Thus, honor being the chiefest and essential part of Gentry (for it is the testimony of his worthiness) I could wish every Gentleman were as careful to preserve it without spot, as some of them be vigilant to the increasing of their livelihood.
– From The Blazon of Gentrie by Sir John Ferne (1586), p77
Blazon: Gules a cross couped, the chief limb terminating in a fleur-de-lis and the other three in acorns argent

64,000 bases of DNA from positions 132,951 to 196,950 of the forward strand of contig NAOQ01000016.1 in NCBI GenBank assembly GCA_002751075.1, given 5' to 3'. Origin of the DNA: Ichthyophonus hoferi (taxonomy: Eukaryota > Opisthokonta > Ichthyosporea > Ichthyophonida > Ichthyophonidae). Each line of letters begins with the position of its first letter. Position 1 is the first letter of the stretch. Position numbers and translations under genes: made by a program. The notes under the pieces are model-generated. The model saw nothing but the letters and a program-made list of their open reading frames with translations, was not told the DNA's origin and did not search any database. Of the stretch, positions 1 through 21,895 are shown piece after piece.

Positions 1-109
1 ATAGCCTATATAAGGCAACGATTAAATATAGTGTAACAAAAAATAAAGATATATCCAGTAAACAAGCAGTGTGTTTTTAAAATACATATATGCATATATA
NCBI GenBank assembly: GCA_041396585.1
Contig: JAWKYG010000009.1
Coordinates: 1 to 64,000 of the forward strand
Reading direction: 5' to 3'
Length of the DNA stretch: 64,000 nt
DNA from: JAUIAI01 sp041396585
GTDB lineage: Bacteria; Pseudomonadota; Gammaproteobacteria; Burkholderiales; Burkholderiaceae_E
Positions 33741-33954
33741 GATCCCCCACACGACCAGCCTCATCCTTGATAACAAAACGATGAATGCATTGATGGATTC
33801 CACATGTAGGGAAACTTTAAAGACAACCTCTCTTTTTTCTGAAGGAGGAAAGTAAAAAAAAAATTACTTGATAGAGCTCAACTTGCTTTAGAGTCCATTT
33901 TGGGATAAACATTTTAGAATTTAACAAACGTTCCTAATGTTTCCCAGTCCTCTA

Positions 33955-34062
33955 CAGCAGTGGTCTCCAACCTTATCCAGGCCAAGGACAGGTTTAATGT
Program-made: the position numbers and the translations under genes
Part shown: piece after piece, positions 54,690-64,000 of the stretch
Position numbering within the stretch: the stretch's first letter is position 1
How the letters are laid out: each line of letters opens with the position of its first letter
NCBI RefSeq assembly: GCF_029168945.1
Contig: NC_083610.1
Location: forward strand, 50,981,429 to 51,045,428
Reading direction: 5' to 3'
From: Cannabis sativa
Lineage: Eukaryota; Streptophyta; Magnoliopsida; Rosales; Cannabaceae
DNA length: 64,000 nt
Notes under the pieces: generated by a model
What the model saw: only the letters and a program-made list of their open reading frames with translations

From the Dering Roll (c. 1270-1300)
Blazon: Vair a fess gules
In use since 1387
Blazon: Argent a fess wavy azure, in chief a boar passant sable
In use since at least 1956
Blazon: Argent three towers 2 and 1 or, windowed sable, in chief a bat displayed proper
Wife of Ferdinand, the fifth king of Aragon from The Blazon of Gentrie by Sir John Ferne (1586) p222
Blazon: Aragon (or four palets gules*) impaled with gules a castle or (Castile)
*There is one fewer division than there should be in this representation.
Blazon: Per pale azure issuant from a fess wavy in base a fountain argent and vert the alchemical symbol for lead* surmounted by two mallets in saltire or
*Almost certainly drawn incorrectly